div.b-mobile {display:none;}

Monday, April 25, 2005

The Birth of Asktom

Next blog should be on "how AskTom was born" ;)

I'l like to thank Kelli Wiseth and the Oracle magazine staff of 2000 for getting it all going in the beginning.

The genesis of Asktom is this usenet posting from 1999. Someone posted the concept of updating the Oracle data dictionary directly – something no one, expert, professional, newbie, whatever should suggest under any circumstances. Something goes horribly wrong and support tells you to do it – OK. But for any other reason, sorry, but no. The thread on usenet was asking about how to rename a column, before that feature was introduced (8i was the current release at the time of that posting, rename column was 9i).

There was a simple answer (two of them). One was the answer I always gave – create a view, this is what views are for. You can reorder columns, you can rename them, you can do whatever you want – all with a view. The other was a new idea. There is a drop column – you can add new column, update it and null out the old, drop the old. (Neat thing, if you goto the thread view by clicking on the thread title, you can see that Jonathan Lewis and I gave exactly the same answers, always made me feel good to see that).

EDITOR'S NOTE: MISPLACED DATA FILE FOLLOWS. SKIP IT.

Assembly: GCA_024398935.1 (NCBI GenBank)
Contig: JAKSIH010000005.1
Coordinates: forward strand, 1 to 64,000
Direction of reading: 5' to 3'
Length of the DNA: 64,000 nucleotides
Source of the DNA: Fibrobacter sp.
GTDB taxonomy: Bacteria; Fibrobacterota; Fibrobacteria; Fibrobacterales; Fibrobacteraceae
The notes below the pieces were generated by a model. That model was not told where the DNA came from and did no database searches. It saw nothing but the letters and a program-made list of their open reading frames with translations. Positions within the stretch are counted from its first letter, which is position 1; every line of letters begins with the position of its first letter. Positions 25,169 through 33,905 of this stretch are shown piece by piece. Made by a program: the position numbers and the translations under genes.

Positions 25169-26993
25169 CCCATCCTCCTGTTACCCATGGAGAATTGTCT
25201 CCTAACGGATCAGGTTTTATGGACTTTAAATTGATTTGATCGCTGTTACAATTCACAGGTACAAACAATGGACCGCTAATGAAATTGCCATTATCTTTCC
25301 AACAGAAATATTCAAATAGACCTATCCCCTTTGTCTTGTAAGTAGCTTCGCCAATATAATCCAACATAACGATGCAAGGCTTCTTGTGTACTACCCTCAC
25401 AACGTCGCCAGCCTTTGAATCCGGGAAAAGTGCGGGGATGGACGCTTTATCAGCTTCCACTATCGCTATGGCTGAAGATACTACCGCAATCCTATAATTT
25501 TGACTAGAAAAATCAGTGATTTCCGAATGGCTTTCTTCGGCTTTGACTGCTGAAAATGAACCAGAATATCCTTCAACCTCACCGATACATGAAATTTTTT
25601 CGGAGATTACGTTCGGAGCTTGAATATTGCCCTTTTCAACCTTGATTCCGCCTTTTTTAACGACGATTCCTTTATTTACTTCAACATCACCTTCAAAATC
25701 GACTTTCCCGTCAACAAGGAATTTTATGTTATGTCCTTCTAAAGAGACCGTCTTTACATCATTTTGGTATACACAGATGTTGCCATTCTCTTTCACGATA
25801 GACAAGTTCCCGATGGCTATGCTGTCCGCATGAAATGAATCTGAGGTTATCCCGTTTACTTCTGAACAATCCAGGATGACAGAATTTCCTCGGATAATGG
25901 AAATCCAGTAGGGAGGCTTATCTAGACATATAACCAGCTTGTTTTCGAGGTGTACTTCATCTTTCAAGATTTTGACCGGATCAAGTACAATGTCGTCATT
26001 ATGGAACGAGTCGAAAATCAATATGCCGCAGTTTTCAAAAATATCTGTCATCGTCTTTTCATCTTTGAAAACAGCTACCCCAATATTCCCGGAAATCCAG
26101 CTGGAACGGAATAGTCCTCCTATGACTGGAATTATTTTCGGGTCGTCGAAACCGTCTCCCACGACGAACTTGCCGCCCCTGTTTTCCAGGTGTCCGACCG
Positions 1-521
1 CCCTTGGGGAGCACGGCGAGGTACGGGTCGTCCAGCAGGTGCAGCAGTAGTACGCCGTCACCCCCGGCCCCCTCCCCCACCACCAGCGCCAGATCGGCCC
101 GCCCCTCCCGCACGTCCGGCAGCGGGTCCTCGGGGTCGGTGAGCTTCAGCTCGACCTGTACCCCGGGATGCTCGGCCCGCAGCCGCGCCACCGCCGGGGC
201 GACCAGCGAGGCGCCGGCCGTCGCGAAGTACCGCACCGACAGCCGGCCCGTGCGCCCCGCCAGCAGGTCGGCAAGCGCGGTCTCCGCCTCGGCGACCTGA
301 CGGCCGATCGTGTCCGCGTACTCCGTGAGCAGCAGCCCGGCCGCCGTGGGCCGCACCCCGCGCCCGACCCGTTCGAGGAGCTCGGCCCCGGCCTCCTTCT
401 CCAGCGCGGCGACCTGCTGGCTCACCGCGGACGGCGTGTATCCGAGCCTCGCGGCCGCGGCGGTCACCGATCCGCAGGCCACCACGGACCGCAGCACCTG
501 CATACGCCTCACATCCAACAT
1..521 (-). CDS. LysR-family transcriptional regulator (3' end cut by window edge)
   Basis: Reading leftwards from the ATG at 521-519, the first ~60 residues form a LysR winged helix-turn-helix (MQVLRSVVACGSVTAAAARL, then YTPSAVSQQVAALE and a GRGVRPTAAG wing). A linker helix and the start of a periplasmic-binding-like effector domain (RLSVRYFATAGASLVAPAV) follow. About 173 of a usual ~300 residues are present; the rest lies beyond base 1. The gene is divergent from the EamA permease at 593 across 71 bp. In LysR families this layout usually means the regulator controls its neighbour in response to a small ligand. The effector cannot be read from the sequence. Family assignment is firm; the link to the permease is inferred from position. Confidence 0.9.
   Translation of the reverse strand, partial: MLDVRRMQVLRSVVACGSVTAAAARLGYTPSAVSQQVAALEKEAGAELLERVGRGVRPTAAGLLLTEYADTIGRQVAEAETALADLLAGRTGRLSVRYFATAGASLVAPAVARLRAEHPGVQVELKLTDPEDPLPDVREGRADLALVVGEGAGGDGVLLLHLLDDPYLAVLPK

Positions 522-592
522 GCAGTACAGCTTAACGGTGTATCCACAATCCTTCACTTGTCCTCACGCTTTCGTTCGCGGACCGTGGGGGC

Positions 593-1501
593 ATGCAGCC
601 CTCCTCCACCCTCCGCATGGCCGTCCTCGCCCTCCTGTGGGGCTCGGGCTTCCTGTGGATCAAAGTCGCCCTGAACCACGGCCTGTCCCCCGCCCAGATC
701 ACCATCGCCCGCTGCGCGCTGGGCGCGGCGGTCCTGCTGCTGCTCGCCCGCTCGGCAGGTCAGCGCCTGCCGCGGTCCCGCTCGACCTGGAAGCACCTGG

Well, someone followed up with “what do you think about updating sys.col$?”. I, definitely having an opinion on this, said “I think it is a hugely *BAD* terrible idea. Words cannot describe how bad it could be.”. In an offline talk – I discovered the concept for the idea came from…. Oracle.com – Oracle.com/oramag to be exact. It was in a user contributed ‘tip’. I got in touch with the editor at the time, Kelli Wiseth (she left Oracle for a while and came back, left again... See this for an ongoing example of her work). Turned out they had no one vetting the material supplied, they just assumed it was “ok”. Given that I definitely had some feelings about that – they asked me if I would mind doing that. I agreed. I would accept or reject the tips for each print copy of the magazine and the online edition.

Over the next couple of weeks/months, it came to light that they got questions in addition to tips from readers all over the world. They had no method of answering the questions and couldn’t really do anything with them. Kelli asked me if I would like to take a peek at some and the concept of Asktom was born in 2000. The very first question ever asked and answered is available here. As you can see the format has changed a little over time, but the concept is the same.

In conjunction with the print column, we took the Asktom online in February/March of that year as well. It started as a perl application running on OTN that used email. A reader would come to the form, type in a question, hit submit and it would end up in my inbox. That lasted about 6 weeks. When I started coming in to work and having 40 or more questions in my email – that concept ended. I had no way to control the influx of questions, I had no way to turn it off when I didn’t have the time.